Spoiler Alert: 2012 list of banned words released, includes ‘spoiler alert,’ ‘fiscal cliff’ and ‘trending’

By Daniel Levine,

Lake Superior State University in Michigan is out with its 38th annual list of banned words it hopes no one uses in 2013. It includes words used far too often throughout 2012, including ‘spoiler alert,’ ‘fiscal cliff’ and ‘trending.’

The List of Words to be Banished from the Queen's English for Misuse, Overuse and General Uselessness has nearly reached 1,000 banned words, the university stated. The nominations come mostly through the university site with a committee making the final decisions.

The word that received the most nominations this year was ‘fiscal cliff,’ which topped the list. It is everywhere and Washington has until the end of today to keep the country from going off the ‘fiscal cliff,’ which could result in tax hikes and spending cuts.

‘Kick the can down the road’ is another phrase associated with politics, as politicians and others avoid major responsibilities. “Usually used in politics, this typically means that someone or some group is neglecting its responsibilities. This was seized upon during the current administration and is used as a cliché by all parties...Republicans, Democrats, Independents, Libertarians, Tories, Whigs, Socialists, Communists, Fashionistas," Mike Cloran of Cincinnati, Ohio wrote as his reason for nominating the phrase.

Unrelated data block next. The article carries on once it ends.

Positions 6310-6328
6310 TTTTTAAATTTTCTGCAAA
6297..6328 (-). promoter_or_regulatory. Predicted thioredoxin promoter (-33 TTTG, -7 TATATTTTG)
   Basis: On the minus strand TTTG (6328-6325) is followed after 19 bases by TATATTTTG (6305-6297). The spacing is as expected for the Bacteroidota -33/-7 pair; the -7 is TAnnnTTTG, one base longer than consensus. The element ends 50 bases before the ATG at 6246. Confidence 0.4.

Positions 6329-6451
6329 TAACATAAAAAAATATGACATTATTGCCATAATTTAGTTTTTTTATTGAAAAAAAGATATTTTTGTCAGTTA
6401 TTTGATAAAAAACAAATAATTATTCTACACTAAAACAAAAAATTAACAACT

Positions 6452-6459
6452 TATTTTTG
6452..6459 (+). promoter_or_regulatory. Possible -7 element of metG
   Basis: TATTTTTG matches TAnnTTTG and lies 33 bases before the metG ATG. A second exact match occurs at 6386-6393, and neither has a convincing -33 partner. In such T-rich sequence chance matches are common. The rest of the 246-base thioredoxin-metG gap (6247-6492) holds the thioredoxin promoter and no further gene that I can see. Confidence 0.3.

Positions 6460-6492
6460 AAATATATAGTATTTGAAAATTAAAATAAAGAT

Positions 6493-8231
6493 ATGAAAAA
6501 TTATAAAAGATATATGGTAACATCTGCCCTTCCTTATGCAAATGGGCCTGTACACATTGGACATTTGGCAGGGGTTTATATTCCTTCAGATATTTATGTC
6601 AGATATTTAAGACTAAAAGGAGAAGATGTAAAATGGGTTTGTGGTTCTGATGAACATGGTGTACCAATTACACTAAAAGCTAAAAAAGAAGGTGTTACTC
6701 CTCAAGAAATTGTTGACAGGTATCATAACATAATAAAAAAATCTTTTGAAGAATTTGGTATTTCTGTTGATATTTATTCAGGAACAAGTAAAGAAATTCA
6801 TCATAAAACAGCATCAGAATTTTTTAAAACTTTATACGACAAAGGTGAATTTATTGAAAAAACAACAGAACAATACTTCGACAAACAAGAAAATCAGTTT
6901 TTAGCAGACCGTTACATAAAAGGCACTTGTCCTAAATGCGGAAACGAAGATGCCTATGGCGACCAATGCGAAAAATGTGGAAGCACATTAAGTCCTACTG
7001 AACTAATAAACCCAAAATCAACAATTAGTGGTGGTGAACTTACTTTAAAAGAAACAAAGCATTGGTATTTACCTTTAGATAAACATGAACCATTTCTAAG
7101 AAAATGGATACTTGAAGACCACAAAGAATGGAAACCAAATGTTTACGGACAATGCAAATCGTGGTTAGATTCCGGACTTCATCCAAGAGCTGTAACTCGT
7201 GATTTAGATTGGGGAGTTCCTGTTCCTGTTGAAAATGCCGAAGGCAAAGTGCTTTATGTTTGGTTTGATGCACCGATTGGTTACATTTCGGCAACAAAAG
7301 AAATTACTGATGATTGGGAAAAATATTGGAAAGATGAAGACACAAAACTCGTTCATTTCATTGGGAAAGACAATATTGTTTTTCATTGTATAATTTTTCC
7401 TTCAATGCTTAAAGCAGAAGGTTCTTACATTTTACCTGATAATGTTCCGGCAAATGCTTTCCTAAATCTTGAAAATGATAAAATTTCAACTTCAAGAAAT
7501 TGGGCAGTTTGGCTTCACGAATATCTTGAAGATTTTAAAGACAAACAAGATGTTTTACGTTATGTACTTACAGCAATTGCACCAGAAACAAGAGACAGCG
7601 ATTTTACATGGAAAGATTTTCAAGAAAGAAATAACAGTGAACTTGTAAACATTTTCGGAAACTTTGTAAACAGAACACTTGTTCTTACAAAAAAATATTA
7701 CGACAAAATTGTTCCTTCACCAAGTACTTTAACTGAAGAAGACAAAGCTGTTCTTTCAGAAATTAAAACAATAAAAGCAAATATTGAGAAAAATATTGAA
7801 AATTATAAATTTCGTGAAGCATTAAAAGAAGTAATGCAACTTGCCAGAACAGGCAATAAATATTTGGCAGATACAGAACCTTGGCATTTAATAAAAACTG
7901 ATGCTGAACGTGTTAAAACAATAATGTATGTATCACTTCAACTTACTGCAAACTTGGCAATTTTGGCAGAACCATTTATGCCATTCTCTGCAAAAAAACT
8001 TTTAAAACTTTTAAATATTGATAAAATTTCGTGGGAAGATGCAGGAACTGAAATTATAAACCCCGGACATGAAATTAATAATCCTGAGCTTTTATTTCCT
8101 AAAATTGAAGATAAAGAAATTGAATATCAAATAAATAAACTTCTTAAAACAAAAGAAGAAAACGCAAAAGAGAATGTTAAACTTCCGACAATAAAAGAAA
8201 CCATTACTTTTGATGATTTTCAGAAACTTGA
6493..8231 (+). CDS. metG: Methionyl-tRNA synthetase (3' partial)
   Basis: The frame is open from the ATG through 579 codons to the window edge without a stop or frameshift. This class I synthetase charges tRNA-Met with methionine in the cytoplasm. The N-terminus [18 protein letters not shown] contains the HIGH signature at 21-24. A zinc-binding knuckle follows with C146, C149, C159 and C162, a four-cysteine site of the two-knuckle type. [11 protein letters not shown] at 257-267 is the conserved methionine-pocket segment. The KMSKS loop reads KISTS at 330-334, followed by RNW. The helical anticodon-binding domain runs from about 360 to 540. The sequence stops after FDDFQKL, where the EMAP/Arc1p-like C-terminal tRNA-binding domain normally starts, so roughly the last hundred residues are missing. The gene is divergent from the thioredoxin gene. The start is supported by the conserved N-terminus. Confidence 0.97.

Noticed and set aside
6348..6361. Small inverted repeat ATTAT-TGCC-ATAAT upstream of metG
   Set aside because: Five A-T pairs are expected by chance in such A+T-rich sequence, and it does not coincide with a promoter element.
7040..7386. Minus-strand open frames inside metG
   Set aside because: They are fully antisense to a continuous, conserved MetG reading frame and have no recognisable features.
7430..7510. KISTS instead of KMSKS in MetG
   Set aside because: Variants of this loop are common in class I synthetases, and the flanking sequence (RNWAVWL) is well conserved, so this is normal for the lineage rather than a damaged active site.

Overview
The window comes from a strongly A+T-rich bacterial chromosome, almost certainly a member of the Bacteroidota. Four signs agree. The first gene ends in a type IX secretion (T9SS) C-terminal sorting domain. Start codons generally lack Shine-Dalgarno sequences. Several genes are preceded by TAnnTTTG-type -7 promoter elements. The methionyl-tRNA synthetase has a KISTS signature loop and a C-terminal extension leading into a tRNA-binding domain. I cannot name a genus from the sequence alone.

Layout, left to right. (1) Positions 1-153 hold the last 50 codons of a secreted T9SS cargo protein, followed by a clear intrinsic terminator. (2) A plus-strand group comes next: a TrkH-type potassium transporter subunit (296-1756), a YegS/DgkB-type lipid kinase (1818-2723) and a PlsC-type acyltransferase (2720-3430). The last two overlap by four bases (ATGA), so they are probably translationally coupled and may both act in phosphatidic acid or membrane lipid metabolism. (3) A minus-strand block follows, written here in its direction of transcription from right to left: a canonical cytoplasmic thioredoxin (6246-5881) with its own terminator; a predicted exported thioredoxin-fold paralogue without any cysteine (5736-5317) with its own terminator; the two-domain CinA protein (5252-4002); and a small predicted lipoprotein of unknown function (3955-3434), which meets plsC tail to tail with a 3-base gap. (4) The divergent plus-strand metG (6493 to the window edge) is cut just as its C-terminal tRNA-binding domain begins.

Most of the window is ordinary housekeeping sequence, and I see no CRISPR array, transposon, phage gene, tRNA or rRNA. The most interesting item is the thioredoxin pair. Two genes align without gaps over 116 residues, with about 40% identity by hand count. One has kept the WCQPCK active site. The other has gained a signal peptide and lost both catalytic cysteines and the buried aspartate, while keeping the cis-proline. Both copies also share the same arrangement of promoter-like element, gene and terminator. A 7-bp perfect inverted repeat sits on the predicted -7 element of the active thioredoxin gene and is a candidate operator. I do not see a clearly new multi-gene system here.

‘Double down,’ ‘job creators/creation,’ ‘passion/passionate,’ ‘bucket list,’ ‘trending,’ ‘superfood,’ ‘boneless wings’ and ‘guru’ also made the list. ‘YOLO,’ which stands for ‘you only live once,’ is also on the list, as is ‘spoiler alert.’ So, from now on, if you’re about to spoil the next episode of The Walking Dead, don’t warn someone...just do it.

“What was once a polite warning has turned into a declarative statement: I have just spoiled something for you. When news outlets print articles with headlines such as, 'Huge upset in men's Olympic swimming,' with a diminutive 'spoiler alert' on the link to the rest of the article, I think it's safe to say we've forgotten the meaning of the word 'alert,’” Afton of Portland, Oregon wrote.

“The list surprises me in one way or another every year, and the same way every year: I'm always surprised how people still like it, love it,” university spokesman Tom Pink told The Associated Press.

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